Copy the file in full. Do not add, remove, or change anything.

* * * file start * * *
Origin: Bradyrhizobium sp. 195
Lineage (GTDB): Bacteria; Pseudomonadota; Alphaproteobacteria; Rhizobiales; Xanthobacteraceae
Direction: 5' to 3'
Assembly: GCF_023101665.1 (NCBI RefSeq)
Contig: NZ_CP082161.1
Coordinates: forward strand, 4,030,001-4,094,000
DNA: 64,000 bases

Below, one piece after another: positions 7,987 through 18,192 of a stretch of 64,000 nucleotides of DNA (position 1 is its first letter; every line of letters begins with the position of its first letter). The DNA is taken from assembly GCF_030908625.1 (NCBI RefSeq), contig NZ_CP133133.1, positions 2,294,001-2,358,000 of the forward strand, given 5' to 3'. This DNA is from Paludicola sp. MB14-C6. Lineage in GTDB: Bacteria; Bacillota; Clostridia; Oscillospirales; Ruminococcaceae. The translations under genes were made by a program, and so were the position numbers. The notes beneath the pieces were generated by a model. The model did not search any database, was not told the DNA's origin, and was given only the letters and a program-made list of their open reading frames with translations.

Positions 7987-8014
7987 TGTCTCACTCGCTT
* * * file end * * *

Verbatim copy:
Origin: Bradyrhizobium sp. 195
Lineage (GTDB): Bacteria; Pseudomonadota; Alphaproteobacteria; Rhizobiales; Xanthobacteraceae
Direction: 5' to 3'
Assembly: GCF_023101665.1 (NCBI RefSeq)
Contig: NZ_CP082161.1
Coordinates: forward strand, 4,030,001-4,094,000
DNA: 64,000 bases

Below, one piece after another: positions 7,987 through 18,192 of a stretch of 64,000 nucleotides of DNA (position 1 is its first letter; every line of letters begins with the position of its first letter). The DNA is taken from assembly GCF_030908625.1 (NCBI RefSeq), contig NZ_CP133133.1, positions 2,294,001-2,358,000 of the forward strand, given 5' to 3'. This DNA is from Paludicola sp. MB14-C6. Lineage in GTDB: Bacteria; Bacillota; Clostridia; Oscillospirales; Ruminococcaceae. The translations under genes were made by a program, and so were the position numbers. The notes beneath the pieces were generated by a model. The model did not search any database, was not told the DNA's origin, and was given only the letters and a program-made list of their open reading frames with translations.

Positions 7987-8014
7987 TGTCTCACTCGCTT